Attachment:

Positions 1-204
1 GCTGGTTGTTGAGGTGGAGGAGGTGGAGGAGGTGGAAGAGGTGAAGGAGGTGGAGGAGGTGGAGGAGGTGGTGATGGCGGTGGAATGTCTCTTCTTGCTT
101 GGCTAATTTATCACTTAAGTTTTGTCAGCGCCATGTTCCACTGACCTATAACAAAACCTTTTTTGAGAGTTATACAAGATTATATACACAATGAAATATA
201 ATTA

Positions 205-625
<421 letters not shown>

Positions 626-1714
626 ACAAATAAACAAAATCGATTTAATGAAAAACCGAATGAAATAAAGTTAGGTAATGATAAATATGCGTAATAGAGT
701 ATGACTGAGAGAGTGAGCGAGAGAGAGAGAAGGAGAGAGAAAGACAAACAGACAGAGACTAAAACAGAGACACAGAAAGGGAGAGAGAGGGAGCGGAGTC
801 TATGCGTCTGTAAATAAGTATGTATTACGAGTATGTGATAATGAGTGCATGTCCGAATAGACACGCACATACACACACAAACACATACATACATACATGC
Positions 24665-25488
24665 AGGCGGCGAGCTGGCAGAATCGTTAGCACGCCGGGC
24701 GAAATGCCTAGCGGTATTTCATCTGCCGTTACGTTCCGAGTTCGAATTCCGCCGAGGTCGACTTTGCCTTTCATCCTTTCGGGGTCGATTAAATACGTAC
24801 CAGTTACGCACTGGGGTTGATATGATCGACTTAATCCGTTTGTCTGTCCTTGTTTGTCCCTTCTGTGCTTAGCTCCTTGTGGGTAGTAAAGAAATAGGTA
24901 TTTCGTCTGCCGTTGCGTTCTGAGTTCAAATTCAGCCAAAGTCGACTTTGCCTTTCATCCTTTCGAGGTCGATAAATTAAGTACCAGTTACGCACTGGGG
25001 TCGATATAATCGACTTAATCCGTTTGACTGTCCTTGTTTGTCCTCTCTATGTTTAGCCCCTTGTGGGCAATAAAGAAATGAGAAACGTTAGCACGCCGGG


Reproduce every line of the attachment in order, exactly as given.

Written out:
Positions 1-204
1 GCTGGTTGTTGAGGTGGAGGAGGTGGAGGAGGTGGAAGAGGTGAAGGAGGTGGAGGAGGTGGAGGAGGTGGTGATGGCGGTGGAATGTCTCTTCTTGCTT
101 GGCTAATTTATCACTTAAGTTTTGTCAGCGCCATGTTCCACTGACCTATAACAAAACCTTTTTTGAGAGTTATACAAGATTATATACACAATGAAATATA
201 ATTA

Positions 205-625
<421 letters not shown>

Positions 626-1714
626 ACAAATAAACAAAATCGATTTAATGAAAAACCGAATGAAATAAAGTTAGGTAATGATAAATATGCGTAATAGAGT
701 ATGACTGAGAGAGTGAGCGAGAGAGAGAGAAGGAGAGAGAAAGACAAACAGACAGAGACTAAAACAGAGACACAGAAAGGGAGAGAGAGGGAGCGGAGTC
801 TATGCGTCTGTAAATAAGTATGTATTACGAGTATGTGATAATGAGTGCATGTCCGAATAGACACGCACATACACACACAAACACATACATACATACATGC
Positions 24665-25488
24665 AGGCGGCGAGCTGGCAGAATCGTTAGCACGCCGGGC
24701 GAAATGCCTAGCGGTATTTCATCTGCCGTTACGTTCCGAGTTCGAATTCCGCCGAGGTCGACTTTGCCTTTCATCCTTTCGGGGTCGATTAAATACGTAC
24801 CAGTTACGCACTGGGGTTGATATGATCGACTTAATCCGTTTGTCTGTCCTTGTTTGTCCCTTCTGTGCTTAGCTCCTTGTGGGTAGTAAAGAAATAGGTA
24901 TTTCGTCTGCCGTTGCGTTCTGAGTTCAAATTCAGCCAAAGTCGACTTTGCCTTTCATCCTTTCGAGGTCGATAAATTAAGTACCAGTTACGCACTGGGG
25001 TCGATATAATCGACTTAATCCGTTTGACTGTCCTTGTTTGTCCTCTCTATGTTTAGCCCCTTGTGGGCAATAAAGAAATGAGAAACGTTAGCACGCCGGG